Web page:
• Manual versus Automatic Machines: Manual machines require users to repeatedly press buttons or levers to carbonate water to their desired level, which can be personalized anywhere on the spectrum from lightly effervescent to very bubbly. They don’t need to be plugged into an electrical outlet. Automatic machines have several preprogrammed settings (corresponding to low, medium, and high carbonation) and require only gently pressing a button twice. They require electricity but are a good option for people with diminished hand or arm strength and anyone who wants a more hands-off, consistent option. Because each button corresponds to a certain carbonation level, you know exactly what intensity to expect. We found models in both styles that were capable of producing lightly, moderately, and heavily carbonated water.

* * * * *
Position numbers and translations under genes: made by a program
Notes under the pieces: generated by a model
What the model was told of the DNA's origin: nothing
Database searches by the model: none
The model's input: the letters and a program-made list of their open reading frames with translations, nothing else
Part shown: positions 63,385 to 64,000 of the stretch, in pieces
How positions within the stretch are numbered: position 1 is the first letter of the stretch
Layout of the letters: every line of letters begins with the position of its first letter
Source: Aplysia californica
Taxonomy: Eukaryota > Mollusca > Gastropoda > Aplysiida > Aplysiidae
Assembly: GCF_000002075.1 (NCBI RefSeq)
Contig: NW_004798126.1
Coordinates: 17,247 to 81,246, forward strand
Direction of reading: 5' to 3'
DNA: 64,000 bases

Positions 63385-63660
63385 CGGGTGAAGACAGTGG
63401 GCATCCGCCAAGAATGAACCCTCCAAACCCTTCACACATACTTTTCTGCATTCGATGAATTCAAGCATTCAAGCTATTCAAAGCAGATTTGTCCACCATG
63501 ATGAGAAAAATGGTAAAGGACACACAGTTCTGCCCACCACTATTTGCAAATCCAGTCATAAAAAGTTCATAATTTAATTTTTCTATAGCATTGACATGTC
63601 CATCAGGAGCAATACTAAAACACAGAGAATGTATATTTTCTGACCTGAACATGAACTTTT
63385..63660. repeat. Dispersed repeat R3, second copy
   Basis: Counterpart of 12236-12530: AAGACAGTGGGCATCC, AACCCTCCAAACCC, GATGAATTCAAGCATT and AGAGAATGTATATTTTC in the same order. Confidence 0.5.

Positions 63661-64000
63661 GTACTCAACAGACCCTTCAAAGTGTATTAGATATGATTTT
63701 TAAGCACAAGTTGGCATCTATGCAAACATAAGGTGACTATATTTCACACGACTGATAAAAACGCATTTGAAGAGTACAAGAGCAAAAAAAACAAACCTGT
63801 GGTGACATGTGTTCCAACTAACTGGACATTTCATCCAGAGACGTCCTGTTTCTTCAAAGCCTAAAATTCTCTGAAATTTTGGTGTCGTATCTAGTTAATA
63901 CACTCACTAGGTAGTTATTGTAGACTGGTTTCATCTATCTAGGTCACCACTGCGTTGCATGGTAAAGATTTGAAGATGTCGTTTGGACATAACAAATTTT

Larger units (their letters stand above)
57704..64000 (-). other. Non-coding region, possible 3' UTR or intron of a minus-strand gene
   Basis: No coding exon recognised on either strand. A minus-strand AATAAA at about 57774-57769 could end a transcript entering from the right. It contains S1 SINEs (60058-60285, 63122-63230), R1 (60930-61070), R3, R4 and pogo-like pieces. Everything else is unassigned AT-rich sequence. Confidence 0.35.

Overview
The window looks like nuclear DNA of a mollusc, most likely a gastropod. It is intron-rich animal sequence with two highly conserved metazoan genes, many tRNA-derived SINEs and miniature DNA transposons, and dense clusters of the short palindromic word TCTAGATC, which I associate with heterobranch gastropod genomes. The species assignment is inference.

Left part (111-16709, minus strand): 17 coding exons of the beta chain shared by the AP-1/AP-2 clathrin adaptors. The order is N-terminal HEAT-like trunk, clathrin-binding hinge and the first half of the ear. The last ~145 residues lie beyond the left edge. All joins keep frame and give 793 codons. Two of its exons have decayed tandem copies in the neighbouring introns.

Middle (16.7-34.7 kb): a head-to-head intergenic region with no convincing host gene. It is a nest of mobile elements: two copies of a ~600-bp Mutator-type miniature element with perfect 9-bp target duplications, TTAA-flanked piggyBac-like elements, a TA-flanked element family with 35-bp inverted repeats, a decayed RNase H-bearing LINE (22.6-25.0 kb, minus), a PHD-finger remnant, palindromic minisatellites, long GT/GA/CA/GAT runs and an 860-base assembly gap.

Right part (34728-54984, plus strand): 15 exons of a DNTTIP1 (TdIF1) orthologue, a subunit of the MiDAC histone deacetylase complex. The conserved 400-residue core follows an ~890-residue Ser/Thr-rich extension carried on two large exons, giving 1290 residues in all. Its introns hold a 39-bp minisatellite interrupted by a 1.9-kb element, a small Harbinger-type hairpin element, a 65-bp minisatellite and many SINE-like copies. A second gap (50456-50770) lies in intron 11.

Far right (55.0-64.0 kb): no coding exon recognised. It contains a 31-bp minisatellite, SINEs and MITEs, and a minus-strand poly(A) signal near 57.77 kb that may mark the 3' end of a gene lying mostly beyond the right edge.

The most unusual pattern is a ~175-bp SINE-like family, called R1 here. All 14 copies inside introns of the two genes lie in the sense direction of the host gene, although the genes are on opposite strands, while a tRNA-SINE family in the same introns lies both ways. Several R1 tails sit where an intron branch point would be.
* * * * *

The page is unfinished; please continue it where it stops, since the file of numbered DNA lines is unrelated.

• Are there any tips and tricks I should know when using these machines? First, use the coldest water possible. (Because gas is much more soluble in colder liquids, cold water carbonates more effectively than warmer water.) Second, don’t fill the water bottle beyond its maximum-volume line. If you do, the water will overflow as you carbonate it. Third, listen to your machine. Most emit a sort of burping or squawking noise when they are approaching maximum carbonation. Once you hear the noise, you can safely continue to press the button or lever a few more times. Finally—if you want supercarbonated water—you can remove the bottle from the machine, allow it to release air for a few seconds, and then put it back on for a second carbonation cycle.